Recalling India’s iconic martyr Bhagat Singh’s contribution on his 112th birth anniversary, falling on September 28, Prof Romila Thapar, professor emeritus, sent a message for the book launch ceremony of “The Bhagat Singh Reader”, edited by Prof Chaman Lal, held at the Jawaharlal Nehru University, New Delhi on September 25. Text:
Bhagat Singh has a very special place in our lives, reflecting as he does, a significant aspect of our anti-colonial movement for independence, a movement that ensured our ceasing to be a colony and becoming an independent nation. It was a movement that saw an intense concern with debating and discussing the meaning of nationalism, as well as the methods of attaining freedom from an oppressive government. To this debate Bhagat Singh made his own contribution. He was part of a large number of others, equally effective nationalists, committed to creating a recognizably secular democratic state under the leadership of Gandhi and Nehru.
We applaud Bhagat Singh today, not only for being a nationalist but also, and sometimes more so, for being a person who read widely, reflected on what he had read, and then worked out his ideas on how we might create the nation that we aspired to be. This was not exceptional. This was normal in those days not only to those who spoke about nationalism and the state, but who were directly involved in the making of such a state. Having decided on a democratic state they also discussed what was inherent to democracy. In this secularism had a major role.
The definition of secularism did not stop with just proclaiming the co-existence of all religions. It went much further. It was seen as an essential component of democratic functioning. Today this debate is marginal in the public space and seems not to reach those crafting the state.
Nationalism was not intended to cease once the nation-state had come into being. What is equally crucial is that the emerging state be one that ensures and protects the basic rights of every citizen. This meant establishing the equal status of every citizen, not just in law but in practice as well. In the last seventy years, we have succeeded in establishing an acknowledged independent state, after having been a colony.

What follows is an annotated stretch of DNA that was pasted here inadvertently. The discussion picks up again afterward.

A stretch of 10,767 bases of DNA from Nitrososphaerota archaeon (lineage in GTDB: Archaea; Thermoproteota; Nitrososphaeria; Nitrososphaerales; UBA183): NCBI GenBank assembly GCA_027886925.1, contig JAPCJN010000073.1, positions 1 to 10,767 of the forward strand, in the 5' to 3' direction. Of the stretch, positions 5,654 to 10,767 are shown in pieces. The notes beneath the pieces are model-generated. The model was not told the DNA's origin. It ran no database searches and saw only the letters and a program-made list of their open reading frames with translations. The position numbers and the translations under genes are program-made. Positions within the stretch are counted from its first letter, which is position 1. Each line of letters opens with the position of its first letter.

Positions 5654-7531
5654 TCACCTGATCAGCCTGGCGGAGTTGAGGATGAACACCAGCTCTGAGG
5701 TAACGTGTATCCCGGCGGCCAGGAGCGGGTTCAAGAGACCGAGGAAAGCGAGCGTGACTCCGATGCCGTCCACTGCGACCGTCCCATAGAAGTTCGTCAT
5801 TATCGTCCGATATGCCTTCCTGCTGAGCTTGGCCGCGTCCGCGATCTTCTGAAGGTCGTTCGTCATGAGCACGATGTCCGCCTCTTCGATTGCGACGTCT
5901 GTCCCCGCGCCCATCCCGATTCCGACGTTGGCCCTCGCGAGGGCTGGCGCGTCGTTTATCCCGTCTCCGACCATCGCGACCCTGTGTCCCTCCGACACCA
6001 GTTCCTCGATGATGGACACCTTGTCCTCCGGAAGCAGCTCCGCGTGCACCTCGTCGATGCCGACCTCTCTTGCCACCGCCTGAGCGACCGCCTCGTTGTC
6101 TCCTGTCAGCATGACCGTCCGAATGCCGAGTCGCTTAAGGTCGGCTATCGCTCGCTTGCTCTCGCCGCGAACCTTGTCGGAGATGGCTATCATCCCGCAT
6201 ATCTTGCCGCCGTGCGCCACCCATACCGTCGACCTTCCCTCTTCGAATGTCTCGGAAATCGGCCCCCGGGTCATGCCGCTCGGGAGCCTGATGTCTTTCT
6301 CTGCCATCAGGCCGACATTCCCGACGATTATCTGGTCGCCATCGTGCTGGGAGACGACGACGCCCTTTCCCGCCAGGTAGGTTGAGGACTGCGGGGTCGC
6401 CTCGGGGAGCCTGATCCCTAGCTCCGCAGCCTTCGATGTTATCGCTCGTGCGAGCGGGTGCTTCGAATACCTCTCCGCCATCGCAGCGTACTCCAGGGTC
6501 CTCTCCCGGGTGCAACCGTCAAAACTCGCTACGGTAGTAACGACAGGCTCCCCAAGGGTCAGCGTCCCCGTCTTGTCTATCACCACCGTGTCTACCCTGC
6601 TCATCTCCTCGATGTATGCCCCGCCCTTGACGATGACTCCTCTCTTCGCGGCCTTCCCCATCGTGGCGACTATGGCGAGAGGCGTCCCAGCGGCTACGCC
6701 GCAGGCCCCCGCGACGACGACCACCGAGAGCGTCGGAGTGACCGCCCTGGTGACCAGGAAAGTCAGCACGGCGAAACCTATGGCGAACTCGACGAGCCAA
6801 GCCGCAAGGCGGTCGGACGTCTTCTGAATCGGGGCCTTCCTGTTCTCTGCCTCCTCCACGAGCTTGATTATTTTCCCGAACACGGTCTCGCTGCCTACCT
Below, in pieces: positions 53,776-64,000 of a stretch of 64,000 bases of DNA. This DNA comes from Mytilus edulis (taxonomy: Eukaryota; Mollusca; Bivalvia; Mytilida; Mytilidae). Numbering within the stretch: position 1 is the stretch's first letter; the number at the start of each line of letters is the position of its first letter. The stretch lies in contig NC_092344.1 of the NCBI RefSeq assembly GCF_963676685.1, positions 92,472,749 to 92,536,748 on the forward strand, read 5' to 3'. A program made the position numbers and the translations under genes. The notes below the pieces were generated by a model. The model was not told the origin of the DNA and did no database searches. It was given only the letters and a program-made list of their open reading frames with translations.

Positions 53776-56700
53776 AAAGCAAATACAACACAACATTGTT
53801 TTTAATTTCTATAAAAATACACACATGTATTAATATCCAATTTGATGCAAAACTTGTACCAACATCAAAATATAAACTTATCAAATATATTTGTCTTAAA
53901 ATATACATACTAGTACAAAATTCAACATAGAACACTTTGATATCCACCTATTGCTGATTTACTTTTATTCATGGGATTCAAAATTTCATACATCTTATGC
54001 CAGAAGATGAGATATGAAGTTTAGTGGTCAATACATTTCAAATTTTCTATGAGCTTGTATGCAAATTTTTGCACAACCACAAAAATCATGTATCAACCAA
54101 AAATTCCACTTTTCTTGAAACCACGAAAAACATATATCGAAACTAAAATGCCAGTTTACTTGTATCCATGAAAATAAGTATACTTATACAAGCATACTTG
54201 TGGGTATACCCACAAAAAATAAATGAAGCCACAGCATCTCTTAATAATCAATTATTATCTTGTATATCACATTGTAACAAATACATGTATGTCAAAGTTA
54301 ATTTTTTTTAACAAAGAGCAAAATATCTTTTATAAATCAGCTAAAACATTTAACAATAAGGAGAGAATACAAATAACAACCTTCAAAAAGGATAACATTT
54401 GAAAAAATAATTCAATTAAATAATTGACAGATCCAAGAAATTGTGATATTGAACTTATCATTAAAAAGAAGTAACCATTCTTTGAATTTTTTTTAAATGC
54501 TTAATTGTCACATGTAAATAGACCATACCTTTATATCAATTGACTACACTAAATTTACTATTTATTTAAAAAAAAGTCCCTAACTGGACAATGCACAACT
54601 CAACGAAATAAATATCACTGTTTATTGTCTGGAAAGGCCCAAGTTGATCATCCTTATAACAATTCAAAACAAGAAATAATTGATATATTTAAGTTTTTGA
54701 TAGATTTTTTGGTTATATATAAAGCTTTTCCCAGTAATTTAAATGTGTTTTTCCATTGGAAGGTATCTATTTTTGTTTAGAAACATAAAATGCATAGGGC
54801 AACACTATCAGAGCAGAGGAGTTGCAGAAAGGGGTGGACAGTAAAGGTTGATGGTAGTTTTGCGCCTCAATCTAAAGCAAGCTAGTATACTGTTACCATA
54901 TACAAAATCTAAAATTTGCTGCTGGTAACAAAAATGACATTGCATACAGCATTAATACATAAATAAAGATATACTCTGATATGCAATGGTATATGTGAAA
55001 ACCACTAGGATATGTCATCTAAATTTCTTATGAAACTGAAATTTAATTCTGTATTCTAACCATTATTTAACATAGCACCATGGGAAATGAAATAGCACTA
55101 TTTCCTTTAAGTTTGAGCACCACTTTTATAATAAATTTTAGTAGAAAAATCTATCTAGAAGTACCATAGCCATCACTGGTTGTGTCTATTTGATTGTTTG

We have still to become the secular democratic state that is universally recognized as such, and one that ensures the guarantee of human rights for all its citizens. Had Bhagat Singh lived he would have had a stellar role in making this a reality.
Prof Chaman Lal made a reading of two letters by Bhagat Singh on the occasion at the book launch, organized by the JNU Teachers’ Association in partnership with Harper-Collins, the publishers, and the Bhagat Singh Archives.
The first message is addressed to the Punjab Students Conference, held on October 19, 1929 at Lahore with Netaji Subhas Bose as chair. It was read out in the conference and was later published in “The Tribune” on October 22, 1929.
Comrades: Today, we cannot ask the youth to take to pistols and bombs. Today, students are confronted with a far more important assignment. In the coming Lahore Session the Congress is to give call for a fierce fight for the independence of the country. The youth will have to bear a great burden in this difficult time in the history of the nation. It is true that students have faced death at the forward positions of the struggle for independence. Will they hesitate this time in proving their same staunchness and self-confidence? The youth will have to spread this revolutionary message to the far corner of the country. They have to awaken crores of slum-dwellers of the industrial areas and villagers living in worn-out cottages, so that we will be independent and the exploitation of man by man will become impossibility. Punjab is considered politically backward even otherwise. This is also the responsibility of the youth. Taking inspiration from the martyr YatindraNath Das and with boundless reverence for the country, they must prove that they can fight with steadfast resolve in this struggle for independence.
(Taken from Selected Writings of Bhagat Singh, edited by Shiv Verma)
The second letter, read out by Prof Chaman Lal, is dated December 22, 1929, and is a reply to Ramanand Chatterjee, editor of “Modern Review.” Chatterjee had ridiculed the slogan of ‘Long Live Revolution’ in one of his editorials. Bhagat Singh handed over the reply to the trying magistrate to be sent to “Modern Review”. It was published in “The Tribune” on December 24, 1929.
Ramanand Chatterjee wrote the following in his editorial: